Americans surveyed shortly before last year’s midterm elections overwhelmingly saw political violence as a problem facing the country and generally opposed violent acts against either everyday people or elected officials. Still, a significant percentage deemed political violence — which the survey defined as “violence, threats, intimidation or harassment” — acceptable in certain scenarios, according to a new study of the survey data.

The study’s authors noted that the percentage of people who found political violence acceptable shifted somewhat based on the circumstances and targets described in the survey questions, and concluded that “increased context and level of specificity about the type of violent acts are likely to reduce support for violence” reflected in polling. They added that leaders and elected officials, “in addition to thinking carefully about political violence” when addressing the public, “should be specific in describing the context for and type of political violence committed.”

In the survey, by the polling firm YouGov along with States United Action, a nonpartisan group that promotes fair elections, 78 percent of Americans saw politically motivated violence as a problem in the United States, with 12 percent seeing it as “not much of a problem” or “no problem at all.” Additionally, between 73 and 78 percent said they would “never” support activities “like killing, injuring, harassing, or doxxing ordinary people with whom they disagree politically.”

But in its analysis of the data, States United Action also found that some Americans expressed more receptive views of political violence depending on the specificity of the question. For example, 43 of Americans said that if the government banned possession of all firearms, political violence was at least sometimes acceptable, including 18 percent who said such a scenario meant violence was “always” acceptable. Or if the government banned all abortions with no exceptions, 34 percent said political violence was acceptable at least some of the time, including 8 percent who said an unconditional abortion ban “always” justified violence.

When people were asked squarely about their support for violence if their preferred presidential candidate lost the 2024 election “after all eligible votes were counted fairly,” 20 percent said violence may be at least “a little” justified. But when asked whether violence was justified if their preferred political candidate lost “because of unfair actions” from political rivals, support for at least some violence rose to 37 percent.

And 30 percent said political violence was “always” or “frequently” acceptable if “leaders from the party in power disobey the laws while prosecuting their political opponents who disobey the same laws.” That percentage rose to 49 when including those who said violence was “occasionally”acceptable under such circumstances.

The researchers did not survey partisan affiliation because, they say, such research can further inflame support for political violence.

“This research is nonpartisan, and one of its lessons is that the way we talk about political violence shapes people’s attitudes,” said Thania Sanchez, senior vice president of research at States United Action. “Our goal is to analyze the reality of political violence in the U.S. today without further polarizing the discourse or contributing to support for violence.”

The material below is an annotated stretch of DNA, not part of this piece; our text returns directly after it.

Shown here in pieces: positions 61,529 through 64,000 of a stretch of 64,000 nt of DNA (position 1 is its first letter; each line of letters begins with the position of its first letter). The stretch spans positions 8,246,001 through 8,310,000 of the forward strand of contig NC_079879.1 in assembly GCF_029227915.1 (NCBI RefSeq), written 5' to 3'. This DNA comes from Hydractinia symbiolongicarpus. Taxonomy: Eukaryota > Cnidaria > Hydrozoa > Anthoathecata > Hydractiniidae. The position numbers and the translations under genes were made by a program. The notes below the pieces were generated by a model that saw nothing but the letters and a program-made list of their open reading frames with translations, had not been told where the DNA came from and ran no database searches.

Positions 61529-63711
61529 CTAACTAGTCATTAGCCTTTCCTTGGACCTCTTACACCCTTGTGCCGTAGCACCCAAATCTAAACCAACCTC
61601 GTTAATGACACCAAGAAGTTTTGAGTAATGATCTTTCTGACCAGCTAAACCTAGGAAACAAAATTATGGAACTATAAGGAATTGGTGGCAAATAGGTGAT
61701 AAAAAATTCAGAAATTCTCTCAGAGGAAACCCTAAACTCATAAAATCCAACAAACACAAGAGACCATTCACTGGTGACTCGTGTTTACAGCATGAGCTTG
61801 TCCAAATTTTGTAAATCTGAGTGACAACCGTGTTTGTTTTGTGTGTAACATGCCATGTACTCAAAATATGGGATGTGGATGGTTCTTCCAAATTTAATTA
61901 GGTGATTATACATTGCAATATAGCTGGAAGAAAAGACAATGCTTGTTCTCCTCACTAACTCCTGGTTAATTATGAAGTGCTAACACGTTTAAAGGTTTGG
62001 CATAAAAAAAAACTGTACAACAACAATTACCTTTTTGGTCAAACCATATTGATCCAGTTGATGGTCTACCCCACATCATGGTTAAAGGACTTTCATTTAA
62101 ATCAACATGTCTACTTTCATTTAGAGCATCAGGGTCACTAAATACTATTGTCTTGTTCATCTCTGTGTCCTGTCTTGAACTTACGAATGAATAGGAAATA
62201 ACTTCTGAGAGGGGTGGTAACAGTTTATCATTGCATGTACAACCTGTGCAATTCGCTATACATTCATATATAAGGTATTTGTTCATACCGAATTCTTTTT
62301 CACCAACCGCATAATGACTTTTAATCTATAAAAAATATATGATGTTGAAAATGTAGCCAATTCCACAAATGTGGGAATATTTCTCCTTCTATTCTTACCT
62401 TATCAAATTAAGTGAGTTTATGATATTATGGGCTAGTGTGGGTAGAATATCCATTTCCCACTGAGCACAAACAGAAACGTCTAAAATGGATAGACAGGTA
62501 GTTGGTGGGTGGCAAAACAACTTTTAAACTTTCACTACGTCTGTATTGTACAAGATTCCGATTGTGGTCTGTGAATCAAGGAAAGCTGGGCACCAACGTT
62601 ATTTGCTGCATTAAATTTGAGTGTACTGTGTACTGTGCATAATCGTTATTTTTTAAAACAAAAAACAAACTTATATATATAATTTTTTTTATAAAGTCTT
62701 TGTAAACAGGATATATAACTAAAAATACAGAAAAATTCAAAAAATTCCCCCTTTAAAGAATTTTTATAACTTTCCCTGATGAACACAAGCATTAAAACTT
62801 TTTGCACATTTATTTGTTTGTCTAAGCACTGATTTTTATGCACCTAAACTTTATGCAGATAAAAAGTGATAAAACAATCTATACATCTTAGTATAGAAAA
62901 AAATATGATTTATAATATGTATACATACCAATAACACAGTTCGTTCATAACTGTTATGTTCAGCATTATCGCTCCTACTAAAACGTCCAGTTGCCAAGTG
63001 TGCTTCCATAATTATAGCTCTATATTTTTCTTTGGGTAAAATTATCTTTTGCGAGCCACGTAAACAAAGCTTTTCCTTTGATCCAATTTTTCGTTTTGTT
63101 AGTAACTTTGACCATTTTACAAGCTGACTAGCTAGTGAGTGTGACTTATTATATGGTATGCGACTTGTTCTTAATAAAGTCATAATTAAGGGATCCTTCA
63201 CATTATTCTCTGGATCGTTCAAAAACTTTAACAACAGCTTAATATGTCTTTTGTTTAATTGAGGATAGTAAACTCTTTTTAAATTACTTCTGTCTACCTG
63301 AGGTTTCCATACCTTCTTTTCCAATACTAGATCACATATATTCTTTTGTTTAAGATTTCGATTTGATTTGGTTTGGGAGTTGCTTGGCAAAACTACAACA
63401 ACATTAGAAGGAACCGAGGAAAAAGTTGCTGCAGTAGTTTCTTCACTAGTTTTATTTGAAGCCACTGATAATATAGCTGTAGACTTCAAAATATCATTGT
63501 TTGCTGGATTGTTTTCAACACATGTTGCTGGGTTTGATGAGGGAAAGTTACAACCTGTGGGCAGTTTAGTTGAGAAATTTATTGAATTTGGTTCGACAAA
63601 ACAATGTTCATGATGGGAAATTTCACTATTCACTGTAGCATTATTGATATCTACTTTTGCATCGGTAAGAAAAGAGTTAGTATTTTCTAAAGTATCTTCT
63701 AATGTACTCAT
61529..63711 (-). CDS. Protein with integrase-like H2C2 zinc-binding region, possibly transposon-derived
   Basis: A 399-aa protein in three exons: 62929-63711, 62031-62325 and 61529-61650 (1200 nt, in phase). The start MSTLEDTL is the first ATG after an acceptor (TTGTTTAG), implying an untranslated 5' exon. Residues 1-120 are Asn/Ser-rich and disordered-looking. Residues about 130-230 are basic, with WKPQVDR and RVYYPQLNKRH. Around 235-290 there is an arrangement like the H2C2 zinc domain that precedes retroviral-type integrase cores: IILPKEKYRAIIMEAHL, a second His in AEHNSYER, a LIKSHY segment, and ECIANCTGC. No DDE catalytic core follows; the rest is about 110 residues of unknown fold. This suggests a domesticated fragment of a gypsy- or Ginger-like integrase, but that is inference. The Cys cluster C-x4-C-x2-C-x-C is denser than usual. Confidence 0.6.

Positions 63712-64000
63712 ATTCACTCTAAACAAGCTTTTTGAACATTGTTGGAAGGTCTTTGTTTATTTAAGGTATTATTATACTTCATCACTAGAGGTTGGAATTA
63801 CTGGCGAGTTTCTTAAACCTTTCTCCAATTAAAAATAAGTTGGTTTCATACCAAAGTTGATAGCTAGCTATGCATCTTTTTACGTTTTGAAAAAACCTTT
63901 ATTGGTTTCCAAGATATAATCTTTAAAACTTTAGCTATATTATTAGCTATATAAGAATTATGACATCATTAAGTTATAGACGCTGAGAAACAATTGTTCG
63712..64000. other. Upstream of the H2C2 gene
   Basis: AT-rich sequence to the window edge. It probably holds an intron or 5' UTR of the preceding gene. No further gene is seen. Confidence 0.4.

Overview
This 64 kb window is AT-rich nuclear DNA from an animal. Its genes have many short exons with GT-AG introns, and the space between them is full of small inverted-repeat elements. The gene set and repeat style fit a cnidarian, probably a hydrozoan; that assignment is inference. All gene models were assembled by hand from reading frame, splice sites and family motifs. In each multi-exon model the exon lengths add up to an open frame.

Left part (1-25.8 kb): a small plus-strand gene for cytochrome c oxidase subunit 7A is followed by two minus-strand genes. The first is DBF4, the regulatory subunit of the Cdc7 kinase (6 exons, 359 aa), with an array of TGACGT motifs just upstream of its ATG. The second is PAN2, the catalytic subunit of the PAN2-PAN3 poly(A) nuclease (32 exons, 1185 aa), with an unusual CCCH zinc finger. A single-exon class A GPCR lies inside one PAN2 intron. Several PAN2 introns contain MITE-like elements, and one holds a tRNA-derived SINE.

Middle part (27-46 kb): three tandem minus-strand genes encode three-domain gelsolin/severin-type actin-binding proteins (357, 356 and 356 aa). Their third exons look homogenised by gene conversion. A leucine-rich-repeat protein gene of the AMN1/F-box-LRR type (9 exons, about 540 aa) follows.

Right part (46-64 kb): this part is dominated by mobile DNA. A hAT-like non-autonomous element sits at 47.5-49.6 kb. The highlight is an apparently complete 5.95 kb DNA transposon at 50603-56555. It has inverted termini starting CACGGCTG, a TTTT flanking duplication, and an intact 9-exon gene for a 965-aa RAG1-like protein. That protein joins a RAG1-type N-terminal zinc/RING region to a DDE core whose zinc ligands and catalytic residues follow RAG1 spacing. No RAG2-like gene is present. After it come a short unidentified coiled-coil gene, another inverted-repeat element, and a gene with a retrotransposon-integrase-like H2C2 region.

The survey of 3,049 U.S. adults taken between Oct. 27 and Nov. 3 of last year directly asked respondents if it was ever okay for their political allies to commit certain violent acts against ordinary political opponents. Those theoretical cases included killing someone, beating up someone or throwing rocks at a person, destroying property, visibly protesting with firearms outside someone’s home, harassing or intimidating someone in person or online to make them afraid, or publishing someone’s personal information. In each case, while an overwhelming majority said it was never acceptable to commit such acts against any person, the survey also found notably greater support for violent acts against elected officials of the opposite party compared with support for violence against everyday Americans.

Threats of political violence, harassment and intimidation have moved to the center of American political life in the wake of the attack on the U.S. Capitol on Jan. 6, 2021, by supporters of former president Donald Trump. High-profile violent attacks, protests and fears of riots have also concerned experts, elected officials and most Americans heading into the 2024 presidential election cycle.

Trump, who was recently criminally charged by the Justice Department over his handling of classified documents, has vilified the legal system while supporters have alluded to potential violence in response to that indictment and an earlier one in Manhattan on hush-money charges. This has led to fears concerning protests and violent online rhetoric.

While the United States has experienced periods of political violence before — with notable instances of threats, harassment and intimidation against voters, election workers, elected officials and judges during the last two election cycles — the study’s authors caution that polling on the matter runs the risk of overstating Americans’ support for political violence, pointing out how the polling questions’ language and context can elicit varying responses.

This post appeared first on The Washington Post

Comments are closed.